“While the Labor Day holiday weekend is not typically as busy as early and mid-summer holidays, there still is a need for increased safety awareness from all boaters,” Lt. Col. Jeff Weaver said in a news release. “Conservation rangers will strictly enforce all boating laws in an effort to keep everyone safe, but we also encourage people to pay extra attention to others on the water.”"Conservation rangers will strictly enforce all boating laws in an effort to keep everyone safe," said DNA's Lt. Col. Jeff Weaver, "but we also encourage people to pay extra attention to others on the water."
In the first eight months of 2013, there have been 68 boating incidents, eight boating incident-related fatalities and 22 total drownings on Georgia waters, according to the DNR. Rangers have also issued 140 boating-under-the-influence (BUI) citations.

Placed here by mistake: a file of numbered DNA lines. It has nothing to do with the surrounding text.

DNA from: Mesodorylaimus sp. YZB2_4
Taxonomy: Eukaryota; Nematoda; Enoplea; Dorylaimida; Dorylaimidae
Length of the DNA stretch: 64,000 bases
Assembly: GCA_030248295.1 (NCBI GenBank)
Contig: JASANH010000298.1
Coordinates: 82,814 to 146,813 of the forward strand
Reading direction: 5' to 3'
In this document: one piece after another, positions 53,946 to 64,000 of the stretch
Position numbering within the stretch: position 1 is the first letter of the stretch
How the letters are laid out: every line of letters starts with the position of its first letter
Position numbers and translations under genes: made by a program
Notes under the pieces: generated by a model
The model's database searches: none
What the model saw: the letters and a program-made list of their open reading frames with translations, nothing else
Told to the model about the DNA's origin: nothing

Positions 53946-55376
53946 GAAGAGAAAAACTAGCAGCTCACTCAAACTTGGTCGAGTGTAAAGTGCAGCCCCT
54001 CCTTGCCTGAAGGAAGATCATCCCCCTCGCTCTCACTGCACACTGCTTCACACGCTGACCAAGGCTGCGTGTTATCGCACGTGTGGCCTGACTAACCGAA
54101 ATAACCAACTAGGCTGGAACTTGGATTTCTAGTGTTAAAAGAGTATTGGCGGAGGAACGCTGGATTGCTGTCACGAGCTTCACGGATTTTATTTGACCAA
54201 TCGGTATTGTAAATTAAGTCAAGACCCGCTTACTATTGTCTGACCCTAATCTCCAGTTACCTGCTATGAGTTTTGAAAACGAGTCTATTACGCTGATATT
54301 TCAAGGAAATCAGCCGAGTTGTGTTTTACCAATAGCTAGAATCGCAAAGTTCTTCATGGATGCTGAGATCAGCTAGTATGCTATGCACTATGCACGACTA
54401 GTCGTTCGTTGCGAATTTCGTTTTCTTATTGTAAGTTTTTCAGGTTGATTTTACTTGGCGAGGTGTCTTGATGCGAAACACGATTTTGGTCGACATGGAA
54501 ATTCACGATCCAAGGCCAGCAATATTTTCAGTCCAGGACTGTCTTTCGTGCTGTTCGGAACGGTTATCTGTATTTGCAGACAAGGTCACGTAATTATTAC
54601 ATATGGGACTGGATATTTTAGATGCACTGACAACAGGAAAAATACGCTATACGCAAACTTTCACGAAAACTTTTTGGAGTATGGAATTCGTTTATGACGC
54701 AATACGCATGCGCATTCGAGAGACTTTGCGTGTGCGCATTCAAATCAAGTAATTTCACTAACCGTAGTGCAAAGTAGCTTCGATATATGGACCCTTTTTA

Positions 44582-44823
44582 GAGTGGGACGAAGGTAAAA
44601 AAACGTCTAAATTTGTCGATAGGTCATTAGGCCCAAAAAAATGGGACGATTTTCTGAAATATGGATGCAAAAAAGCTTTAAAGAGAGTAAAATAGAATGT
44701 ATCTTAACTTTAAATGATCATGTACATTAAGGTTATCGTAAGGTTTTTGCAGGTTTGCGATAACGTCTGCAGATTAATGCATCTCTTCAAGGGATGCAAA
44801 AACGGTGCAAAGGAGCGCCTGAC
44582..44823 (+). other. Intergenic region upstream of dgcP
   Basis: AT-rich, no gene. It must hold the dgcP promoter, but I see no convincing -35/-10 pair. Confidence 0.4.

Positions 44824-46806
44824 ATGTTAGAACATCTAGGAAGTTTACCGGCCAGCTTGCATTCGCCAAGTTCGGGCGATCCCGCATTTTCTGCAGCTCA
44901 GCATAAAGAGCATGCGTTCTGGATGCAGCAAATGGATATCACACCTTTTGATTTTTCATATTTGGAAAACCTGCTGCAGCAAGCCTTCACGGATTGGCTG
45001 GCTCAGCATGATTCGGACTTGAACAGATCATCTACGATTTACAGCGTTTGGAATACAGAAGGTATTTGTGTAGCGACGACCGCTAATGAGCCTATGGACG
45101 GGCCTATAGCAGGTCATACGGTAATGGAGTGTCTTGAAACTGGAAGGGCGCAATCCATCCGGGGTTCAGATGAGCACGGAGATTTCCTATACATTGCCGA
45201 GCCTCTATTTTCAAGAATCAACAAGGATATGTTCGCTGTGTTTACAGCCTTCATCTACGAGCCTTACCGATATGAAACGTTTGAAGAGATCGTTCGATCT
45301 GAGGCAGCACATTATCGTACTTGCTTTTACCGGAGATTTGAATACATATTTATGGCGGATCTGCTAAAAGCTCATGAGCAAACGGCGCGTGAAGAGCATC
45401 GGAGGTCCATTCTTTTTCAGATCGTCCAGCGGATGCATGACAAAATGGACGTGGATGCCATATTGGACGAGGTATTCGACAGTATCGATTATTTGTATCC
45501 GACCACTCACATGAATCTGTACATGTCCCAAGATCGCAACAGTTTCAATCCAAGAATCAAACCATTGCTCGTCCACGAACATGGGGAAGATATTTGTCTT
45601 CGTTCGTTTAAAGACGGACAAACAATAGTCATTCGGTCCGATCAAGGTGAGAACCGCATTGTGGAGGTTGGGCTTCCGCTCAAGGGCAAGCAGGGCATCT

Following are DNR boating safety tips:
Designate an operator, do not drink and operate a boat. This year, Georgia law changed to move the blood alcohol content level to .08 to match Georgia driving law.
Take a boating safety course. Visitwww.goboatgeorgia.com/boating/education for course listings.
Wear a life jacket. Children under 13 years old are required by law to wear a life jacket while onboard a moving vessel, but it's recommended for everyone to wear a life jacket.
Don't overload your boat with people or equipment. Check on the capacity plate for the maximum weight or the maximum number of people the boat can safely carry.
At night use navigation lights at all times when on the water. Check lights before it gets dark.
Watch your speed. The 100-foot law applies to all size vessels and prohibits operation at speeds greater than idle speed within 100 feet of any vessel, unless overtaking or meeting another vessel in compliance with the rules of the road.
New Education Law Begins July 2014. Anyone born after January 1, 1998 will be required to complete a Boat Education course in order to operate any vessel.
Source: Department of Natural Resources
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